I have been watching matches on TV since the 1996 Cricket World Cup. My love for the sport developed from watching the likes of Sanath Jayasuriya, Romesh Kaluwitharana and Brian Lara smashing fours and sixes on the small black and white TV we had back in my hometown in Sylhet. But, for some reason, I was not being able to catch a live match from the stadium. Even in 1998, when a number of international events were held in Bangladesh, we, who lived far away from the capital, had to stay content watching those on TV.
A number of international series were being held in Bangladesh after the Tigers got Test status in 2000. But the opportunity for me to go and catch a live match never came in those days as none of those games were played in Sylhet. However, I did start watching live domestic matches from the 2001-02 season. The National Cricket League was held at the Sylhet District Stadium and we used to flock to the ground after bunking classes to see stars such as Khaled Mahmud, Habibul Bashar and Mohammad Rafique in action. And yes, back then, the domestic leagues used to be played in front of packed houses, unlike current times.
I got the experience of catching a live international match as late as 2008 when New Zealand toured Bangladesh in October that year. The Tigers at that time were in tatters, losing a number of players to the Indian Cricket League (ICL). I remember that the third match of the series, held in Chattogram, was the first match that I caught live from the venue.
But today I will share the story of a different game. I often used to travel from Sylhet to Chattogram to meet someone special, who eventually became my life partner. It was 2011 and I was in Chattogram and this time we both had the opportunity to see Bangladesh taking on England in an enthralling World Cup fixture live from the Zahur Ahmed Chowdhury Stadium.
Bangladesh, brimming with confidence, elected to field after winning the toss. The Tigers restricted the three lions for a modest 225, courtesy of some excellent bowling from the three spinners -- Shakib Al Hasan, Abdur Razzak and Nayeem Islam. The whole stadium was waiting to become a part of history after such a dominating performance in the first half.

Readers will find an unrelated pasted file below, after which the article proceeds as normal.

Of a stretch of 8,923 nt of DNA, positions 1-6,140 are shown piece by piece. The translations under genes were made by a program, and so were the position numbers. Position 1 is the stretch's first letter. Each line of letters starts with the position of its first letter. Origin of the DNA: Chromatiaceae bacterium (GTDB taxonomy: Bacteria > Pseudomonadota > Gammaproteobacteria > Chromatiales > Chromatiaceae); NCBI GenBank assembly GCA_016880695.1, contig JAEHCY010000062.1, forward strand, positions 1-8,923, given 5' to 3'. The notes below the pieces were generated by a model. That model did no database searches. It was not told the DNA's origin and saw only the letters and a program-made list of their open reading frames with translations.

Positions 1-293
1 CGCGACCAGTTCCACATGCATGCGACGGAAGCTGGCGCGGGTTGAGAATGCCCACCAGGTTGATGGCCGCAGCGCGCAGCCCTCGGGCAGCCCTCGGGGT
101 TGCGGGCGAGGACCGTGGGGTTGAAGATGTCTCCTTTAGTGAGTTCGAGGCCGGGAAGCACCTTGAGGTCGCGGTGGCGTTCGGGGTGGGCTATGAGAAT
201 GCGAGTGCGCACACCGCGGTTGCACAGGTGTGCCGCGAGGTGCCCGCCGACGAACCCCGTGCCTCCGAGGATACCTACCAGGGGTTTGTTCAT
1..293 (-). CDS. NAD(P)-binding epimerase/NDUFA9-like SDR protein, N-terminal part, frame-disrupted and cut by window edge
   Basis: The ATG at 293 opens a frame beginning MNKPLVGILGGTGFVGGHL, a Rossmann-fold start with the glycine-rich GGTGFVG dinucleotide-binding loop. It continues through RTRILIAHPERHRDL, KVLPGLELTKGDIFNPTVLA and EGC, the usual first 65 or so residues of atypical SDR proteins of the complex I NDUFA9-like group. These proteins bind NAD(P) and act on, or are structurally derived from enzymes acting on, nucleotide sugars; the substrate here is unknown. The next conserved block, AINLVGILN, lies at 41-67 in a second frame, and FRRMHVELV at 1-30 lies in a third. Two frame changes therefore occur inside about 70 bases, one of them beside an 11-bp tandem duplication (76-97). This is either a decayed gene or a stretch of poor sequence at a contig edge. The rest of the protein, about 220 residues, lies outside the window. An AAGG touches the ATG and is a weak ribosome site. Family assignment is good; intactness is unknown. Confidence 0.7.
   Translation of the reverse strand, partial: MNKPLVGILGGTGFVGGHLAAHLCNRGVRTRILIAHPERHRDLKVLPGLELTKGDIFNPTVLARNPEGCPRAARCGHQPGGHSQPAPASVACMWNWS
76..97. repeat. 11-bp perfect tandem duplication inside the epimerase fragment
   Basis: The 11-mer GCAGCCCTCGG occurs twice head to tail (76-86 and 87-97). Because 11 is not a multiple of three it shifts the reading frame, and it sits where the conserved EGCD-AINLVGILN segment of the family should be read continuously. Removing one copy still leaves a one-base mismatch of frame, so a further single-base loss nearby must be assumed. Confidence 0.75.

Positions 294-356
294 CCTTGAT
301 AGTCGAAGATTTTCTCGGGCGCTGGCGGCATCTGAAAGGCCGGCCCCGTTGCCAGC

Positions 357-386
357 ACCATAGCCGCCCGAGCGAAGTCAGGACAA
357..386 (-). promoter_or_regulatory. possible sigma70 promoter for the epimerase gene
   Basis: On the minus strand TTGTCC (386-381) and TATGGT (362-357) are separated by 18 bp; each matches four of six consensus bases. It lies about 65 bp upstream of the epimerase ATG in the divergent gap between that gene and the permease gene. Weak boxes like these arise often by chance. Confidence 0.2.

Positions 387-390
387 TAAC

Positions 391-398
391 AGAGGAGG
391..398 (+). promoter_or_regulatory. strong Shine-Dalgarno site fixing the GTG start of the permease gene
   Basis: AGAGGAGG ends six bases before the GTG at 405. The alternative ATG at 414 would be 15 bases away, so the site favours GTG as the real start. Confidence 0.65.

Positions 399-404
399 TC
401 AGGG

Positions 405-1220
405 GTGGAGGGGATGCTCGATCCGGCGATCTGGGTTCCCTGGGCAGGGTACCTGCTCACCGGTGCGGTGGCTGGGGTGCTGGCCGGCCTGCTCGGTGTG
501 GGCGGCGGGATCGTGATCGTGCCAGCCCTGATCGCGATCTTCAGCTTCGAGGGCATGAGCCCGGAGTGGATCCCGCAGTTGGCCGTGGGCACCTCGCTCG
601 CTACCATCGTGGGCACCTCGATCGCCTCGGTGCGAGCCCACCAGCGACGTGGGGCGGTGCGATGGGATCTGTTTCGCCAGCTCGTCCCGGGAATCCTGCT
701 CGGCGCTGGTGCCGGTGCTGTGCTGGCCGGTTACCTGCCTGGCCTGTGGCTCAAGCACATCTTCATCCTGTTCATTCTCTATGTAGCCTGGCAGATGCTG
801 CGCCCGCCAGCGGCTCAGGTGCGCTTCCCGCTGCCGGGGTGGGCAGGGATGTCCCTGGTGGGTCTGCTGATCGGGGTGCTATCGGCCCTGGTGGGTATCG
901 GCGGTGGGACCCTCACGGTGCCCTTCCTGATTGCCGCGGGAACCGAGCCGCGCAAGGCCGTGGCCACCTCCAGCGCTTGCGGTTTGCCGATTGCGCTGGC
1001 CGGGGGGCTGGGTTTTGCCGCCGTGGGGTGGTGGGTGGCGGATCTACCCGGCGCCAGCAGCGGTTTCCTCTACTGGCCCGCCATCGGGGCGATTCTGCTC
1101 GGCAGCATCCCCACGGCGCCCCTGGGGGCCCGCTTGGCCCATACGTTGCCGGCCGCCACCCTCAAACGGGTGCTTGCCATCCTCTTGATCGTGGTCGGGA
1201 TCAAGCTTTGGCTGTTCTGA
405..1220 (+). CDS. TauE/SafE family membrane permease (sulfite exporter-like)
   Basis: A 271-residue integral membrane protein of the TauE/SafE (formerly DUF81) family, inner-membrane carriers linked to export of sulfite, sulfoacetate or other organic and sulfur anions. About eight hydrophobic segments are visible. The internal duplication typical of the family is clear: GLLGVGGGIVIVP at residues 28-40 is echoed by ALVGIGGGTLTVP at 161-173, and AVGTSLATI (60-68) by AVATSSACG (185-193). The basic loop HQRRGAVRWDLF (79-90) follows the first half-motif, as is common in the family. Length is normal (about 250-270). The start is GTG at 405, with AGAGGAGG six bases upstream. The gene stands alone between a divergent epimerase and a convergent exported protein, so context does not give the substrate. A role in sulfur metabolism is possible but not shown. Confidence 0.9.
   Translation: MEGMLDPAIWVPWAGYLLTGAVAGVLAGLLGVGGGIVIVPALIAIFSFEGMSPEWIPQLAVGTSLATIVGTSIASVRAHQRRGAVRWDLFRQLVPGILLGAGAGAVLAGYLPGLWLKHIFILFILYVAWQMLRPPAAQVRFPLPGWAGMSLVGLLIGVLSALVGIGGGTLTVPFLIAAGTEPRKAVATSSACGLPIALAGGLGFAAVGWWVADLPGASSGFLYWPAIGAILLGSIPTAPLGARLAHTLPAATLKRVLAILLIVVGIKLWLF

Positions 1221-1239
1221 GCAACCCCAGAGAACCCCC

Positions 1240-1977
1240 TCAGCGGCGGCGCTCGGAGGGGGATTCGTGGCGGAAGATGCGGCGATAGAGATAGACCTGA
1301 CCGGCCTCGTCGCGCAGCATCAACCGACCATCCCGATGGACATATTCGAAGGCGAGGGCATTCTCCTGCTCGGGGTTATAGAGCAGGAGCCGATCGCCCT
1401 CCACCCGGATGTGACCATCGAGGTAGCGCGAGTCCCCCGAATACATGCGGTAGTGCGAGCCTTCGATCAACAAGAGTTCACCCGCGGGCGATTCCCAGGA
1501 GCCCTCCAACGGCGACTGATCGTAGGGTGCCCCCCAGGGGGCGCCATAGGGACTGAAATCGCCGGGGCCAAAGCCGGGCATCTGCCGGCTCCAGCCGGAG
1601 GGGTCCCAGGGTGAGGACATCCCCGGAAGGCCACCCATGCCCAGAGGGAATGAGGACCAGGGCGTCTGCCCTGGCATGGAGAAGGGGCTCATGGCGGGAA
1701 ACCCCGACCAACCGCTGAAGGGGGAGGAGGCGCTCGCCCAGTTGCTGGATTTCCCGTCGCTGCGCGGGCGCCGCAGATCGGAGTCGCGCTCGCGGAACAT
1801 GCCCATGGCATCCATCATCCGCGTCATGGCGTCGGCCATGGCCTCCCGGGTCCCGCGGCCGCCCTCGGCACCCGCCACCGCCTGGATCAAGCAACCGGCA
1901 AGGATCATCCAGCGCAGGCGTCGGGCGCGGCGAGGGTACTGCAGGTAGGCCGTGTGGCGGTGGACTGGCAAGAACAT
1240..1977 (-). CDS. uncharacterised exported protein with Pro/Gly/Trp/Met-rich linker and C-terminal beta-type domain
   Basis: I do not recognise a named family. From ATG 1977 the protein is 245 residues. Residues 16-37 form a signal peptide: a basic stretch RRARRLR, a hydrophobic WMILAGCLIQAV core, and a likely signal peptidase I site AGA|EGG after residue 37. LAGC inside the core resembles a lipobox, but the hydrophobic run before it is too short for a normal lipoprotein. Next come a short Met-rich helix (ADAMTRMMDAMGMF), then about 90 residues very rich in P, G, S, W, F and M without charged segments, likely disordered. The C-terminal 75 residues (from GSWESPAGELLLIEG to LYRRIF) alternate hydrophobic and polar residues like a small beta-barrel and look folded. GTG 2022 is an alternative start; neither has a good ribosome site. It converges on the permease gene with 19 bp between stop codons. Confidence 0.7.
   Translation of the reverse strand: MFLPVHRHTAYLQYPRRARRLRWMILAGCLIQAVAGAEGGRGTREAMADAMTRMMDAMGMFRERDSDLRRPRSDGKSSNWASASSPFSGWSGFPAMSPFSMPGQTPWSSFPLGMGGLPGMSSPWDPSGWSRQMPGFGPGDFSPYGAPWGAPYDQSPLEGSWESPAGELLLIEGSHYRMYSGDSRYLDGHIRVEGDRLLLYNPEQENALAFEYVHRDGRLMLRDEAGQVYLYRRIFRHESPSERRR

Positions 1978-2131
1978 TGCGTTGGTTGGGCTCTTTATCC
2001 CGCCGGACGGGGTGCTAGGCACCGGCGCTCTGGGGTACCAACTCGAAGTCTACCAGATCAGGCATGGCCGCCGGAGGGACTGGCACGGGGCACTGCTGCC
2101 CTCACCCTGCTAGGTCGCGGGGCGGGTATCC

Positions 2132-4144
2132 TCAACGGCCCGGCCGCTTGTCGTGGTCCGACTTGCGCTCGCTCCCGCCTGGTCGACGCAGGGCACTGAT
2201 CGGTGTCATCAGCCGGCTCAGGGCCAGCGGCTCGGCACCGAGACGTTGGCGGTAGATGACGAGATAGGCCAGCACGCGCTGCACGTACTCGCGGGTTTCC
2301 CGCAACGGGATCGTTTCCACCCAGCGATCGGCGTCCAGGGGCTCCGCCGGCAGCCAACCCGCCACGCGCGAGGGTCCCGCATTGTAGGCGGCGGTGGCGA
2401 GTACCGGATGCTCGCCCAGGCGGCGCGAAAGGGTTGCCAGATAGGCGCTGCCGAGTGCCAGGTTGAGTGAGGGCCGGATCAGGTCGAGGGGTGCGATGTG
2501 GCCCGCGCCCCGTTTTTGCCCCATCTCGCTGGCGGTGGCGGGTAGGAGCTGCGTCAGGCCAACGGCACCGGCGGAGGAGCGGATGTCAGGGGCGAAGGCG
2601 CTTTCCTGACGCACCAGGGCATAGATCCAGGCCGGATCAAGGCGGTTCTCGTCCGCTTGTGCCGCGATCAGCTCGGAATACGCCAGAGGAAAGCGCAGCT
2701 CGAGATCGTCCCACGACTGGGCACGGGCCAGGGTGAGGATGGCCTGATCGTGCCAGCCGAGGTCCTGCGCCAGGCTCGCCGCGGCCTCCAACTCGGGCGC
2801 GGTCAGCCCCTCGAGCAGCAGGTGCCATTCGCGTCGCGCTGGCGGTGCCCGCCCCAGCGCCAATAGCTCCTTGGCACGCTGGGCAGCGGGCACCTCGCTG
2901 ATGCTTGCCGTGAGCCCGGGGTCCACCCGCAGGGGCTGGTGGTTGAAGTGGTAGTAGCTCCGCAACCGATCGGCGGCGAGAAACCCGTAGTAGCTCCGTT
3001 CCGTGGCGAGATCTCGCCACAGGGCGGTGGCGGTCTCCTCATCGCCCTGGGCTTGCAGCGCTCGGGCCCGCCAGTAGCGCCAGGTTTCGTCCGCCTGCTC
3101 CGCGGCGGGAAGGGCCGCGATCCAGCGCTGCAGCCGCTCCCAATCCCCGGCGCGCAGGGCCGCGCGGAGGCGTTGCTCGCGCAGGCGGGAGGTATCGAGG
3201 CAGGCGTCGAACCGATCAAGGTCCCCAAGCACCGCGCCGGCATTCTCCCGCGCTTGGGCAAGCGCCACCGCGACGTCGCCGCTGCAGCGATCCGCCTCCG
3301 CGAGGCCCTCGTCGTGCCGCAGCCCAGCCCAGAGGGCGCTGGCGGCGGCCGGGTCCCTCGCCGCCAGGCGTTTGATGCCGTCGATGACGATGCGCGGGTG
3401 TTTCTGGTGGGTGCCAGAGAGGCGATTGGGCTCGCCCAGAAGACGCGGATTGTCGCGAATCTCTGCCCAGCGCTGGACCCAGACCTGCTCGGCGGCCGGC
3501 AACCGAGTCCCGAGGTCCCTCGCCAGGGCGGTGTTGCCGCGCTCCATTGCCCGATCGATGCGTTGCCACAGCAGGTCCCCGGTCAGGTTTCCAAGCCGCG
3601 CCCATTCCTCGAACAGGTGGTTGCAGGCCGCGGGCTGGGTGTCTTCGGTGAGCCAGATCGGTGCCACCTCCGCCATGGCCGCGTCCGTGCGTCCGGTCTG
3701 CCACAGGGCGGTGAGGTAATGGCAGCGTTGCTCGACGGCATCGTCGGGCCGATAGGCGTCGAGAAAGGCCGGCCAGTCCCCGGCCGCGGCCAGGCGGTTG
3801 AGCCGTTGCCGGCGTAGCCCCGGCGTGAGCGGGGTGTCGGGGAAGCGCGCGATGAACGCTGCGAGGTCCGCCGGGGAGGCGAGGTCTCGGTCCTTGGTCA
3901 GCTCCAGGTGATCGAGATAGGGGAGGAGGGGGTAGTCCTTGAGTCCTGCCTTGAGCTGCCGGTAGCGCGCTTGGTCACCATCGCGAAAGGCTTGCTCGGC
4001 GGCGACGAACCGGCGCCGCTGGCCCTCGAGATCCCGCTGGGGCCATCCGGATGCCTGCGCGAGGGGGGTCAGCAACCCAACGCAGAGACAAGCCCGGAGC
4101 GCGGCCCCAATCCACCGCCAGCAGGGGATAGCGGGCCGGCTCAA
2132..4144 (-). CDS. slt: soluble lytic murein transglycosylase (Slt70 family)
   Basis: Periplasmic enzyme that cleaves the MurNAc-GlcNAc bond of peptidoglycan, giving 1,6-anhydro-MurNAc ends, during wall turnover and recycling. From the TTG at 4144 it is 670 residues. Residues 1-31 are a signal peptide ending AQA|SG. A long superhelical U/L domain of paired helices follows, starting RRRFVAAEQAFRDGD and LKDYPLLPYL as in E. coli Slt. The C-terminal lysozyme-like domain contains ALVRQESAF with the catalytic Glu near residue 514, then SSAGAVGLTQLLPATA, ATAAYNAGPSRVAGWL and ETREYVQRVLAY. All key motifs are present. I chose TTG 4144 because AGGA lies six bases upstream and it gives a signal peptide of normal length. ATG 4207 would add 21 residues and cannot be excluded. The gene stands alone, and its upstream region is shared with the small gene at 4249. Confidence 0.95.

But things changed when Tigers came out to bat. Bangladesh lost eight wickets for 169 runs and thousands of spectators just saw the opposite side of the coin in just a matter of hours. Some among the crowd, the overly enthusiastic ones, could not hold their anger and started leaving but only after cursing the players. Even we were in dilemma: should we watch the agonising defeat or should we leave? But we stuck around and for that we will ever be grateful to our own judgment. And why should we not be? The ninth wicket partnership between Mahmdullah Riyad and Shafiul Islam had just changed everything.
Mahmudullah's responsibility was to keep his wicket while Shafiul made us realise for the first time that he too could bat, playing the role of the aggressor. We all knew that the match was hanging in the balance with Mahmudullah being the last hope for Bangladesh. Mahmudullah also knew that and even if he did not, the crowd did their part to make him realise that all hopes lay with him as thousands of people from the stands played the role of a coach and started shouting, "Riyad, please stay till the end."
Our excitement spiked just as Shafiul smashed a four or a six. It was something indescribable how we celebrated by hugging even strangers in the field after Mahmudullah hit got the winning runs by hitting a four.
By the time we were returning after having made our way through the celebratory procession, we witnessed that people who watched the games at home had thronged the streets of Chattogram. Some were even as crazy as to be wanting to take pictures with us, the ones who saw the triumph live, as if we also fought the incredible battle!
Since then I have watched a lot of games as a fan and covered a lot of matches as a professional journalist, but the win over New Zealand in 2011 will always remain special to me.